• 0
  • Mark post as helpful
  • send pies
  • Quote
  • Report post to moderator
Swapnil Dharane wrote:
Bear Bibeault wrote:
Swapnil Dharane wrote: if getJspContext() was to return pageContext instance,there would have been no need to cast the result of getJspContext() method to PageContext.

Incorrect. This is just basic Java. If you have a reference to a subtype of an instance, you need to cast it to use it as the extended type.


All right.So you want to say that getJspContext() method returns a PageContext instance.But we still need to cast it

Can you explain this with an example related to PageContext and JspContext?

As we can cast JspContext to PageContext,I can see only two possibilities.Correct me if I am wrong
1)PageContext is not exactly a subclass of JspContext.If it was a subclass of jspContext we could not cast JspContext reference to it.
2)PageContext and JspContext have some relationship other than inheritance.

 
Bear Bibeault
Author and ninkuma
Marshal
Pie
Posts: 64205
83
IntelliJ IDE Java jQuery Mac Mac OS X
  • 0
  • Mark post as helpful
  • send pies
  • Quote
  • Report post to moderator
It is exactly the same as a method that stays it returns on Object, but actually returns a String. When you get the instance back, you need to cast it to a String to use it as a String.
 
Swapnil Dharane
Ranch Hand
Posts: 55
Eclipse IDE
  • 0
  • Mark post as helpful
  • send pies
  • Quote
  • Report post to moderator
Got it finally........
But please tell me if I was wrong with the two possibilities I stated in previous post
 
Bear Bibeault
Author and ninkuma
Marshal
Pie
Posts: 64205
83
IntelliJ IDE Java jQuery Mac Mac OS X
  • 0
  • Mark post as helpful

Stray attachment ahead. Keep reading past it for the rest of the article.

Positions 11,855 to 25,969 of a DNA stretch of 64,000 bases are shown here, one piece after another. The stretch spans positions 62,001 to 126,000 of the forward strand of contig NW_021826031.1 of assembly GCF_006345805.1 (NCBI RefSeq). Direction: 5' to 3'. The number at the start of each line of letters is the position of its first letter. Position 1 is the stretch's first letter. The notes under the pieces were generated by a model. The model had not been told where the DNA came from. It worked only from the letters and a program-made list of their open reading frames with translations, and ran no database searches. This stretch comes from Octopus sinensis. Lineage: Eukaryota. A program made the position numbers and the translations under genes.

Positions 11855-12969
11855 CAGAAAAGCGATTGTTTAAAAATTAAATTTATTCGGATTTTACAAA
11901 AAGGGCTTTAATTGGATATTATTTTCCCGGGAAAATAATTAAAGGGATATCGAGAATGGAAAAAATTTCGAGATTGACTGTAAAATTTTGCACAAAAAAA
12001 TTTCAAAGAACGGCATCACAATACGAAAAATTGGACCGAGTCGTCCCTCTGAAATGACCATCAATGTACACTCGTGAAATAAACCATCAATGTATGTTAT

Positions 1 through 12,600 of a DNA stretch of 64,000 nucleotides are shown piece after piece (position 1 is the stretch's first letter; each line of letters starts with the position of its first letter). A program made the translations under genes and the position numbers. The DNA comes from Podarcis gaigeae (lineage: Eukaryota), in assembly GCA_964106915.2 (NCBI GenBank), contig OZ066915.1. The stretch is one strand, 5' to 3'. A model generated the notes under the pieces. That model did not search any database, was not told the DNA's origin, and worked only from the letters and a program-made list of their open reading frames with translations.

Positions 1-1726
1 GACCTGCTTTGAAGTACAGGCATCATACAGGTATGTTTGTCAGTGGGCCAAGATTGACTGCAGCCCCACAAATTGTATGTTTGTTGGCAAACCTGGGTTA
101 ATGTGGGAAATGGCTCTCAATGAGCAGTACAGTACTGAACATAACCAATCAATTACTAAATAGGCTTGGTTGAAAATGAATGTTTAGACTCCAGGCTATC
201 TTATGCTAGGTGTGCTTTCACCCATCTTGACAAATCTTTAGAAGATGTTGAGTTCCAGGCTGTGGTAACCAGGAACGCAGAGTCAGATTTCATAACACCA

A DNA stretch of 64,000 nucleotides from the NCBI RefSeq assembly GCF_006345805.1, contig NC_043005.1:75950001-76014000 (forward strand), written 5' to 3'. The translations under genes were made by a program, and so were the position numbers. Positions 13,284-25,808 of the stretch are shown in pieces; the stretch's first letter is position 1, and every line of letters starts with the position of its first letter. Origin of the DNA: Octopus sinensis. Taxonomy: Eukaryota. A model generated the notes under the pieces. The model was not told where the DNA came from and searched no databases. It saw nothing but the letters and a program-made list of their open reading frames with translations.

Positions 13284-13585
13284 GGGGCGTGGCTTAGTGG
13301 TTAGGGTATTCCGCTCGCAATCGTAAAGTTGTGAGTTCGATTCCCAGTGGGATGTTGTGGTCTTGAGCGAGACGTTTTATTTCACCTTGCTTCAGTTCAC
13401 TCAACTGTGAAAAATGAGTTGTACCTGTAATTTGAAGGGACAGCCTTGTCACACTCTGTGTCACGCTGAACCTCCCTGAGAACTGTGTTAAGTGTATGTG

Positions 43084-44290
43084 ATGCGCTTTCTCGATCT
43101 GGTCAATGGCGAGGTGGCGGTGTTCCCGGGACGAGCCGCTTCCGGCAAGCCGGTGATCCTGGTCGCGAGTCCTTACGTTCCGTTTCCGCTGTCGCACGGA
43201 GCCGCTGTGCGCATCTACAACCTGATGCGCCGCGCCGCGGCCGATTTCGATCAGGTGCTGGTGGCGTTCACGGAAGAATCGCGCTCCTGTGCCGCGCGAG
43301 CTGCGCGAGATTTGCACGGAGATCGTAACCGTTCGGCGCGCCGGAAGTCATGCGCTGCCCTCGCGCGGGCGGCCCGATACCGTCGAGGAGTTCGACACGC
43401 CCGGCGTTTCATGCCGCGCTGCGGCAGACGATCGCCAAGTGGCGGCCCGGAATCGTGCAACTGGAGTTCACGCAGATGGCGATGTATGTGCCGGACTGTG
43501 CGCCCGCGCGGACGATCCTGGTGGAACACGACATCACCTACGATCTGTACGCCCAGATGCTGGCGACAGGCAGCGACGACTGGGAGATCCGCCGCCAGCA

• send pies
  • Quote
  • Report post to moderator
Both suppositions are wrong.

 
Swapnil Dharane
Ranch Hand
Posts: 55
Eclipse IDE
  • 0
  • Mark post as helpful
  • send pies
  • Quote
  • Report post to moderator
Bear Bibeault wrote:Both suppositions are wrong.



Then correct me please :D .And Please explain How do we describe the relationship with these classes
 
Bear Bibeault
Author and ninkuma
Marshal
Pie
Posts: 64205
83
IntelliJ IDE Java jQuery Mac Mac OS X
  • 0
  • Mark post as helpful
  • send pies
  • Quote
  • Report post to moderator
1)PageContext is not exactly a subclass of JspContext.

It is a subclass of JspContext. It's easy enough to check this sort of thing by referencing the javadoc.

If it was a subclass of jspContext we could not cast JspContext reference to it.

Nonsense. Of course you can. This is basic Java. Consider:

Perfectly legal. As String is a subclass of Object, a reference to a String can be its super class Object. But in order to get at it as a String, it needs to be cast.

Same thing happening here. You have a reference to a PageContext as its JspContext superclass. It's perfectly legal to upcast the superclass reference to the actual subclass.

2)PageContext and JspContext have some relationship other than inheritance.

Nope. See above.
 
Swapnil Dharane
Ranch Hand
Posts: 55
Eclipse IDE
  • 0
  • Mark post as helpful
  • send pies
  • Quote
  • Report post to moderator
Thanks Bear..... That means getJspContext() returns JspContext reference which actually refers PageContext instance right?
 
Bear Bibeault
Author and ninkuma
Marshal
Pie
Posts: 64205
83
IntelliJ IDE Java jQuery Mac Mac OS X
  • 1
  • Mark post as helpful
  • send pies
  • Quote
  • Report post to moderator
Yes.
 
I agree. Here's the link: http://aspose.com/file-tools
  • Post Reply
  • Bookmark Topic Watch Topic
  • New Topic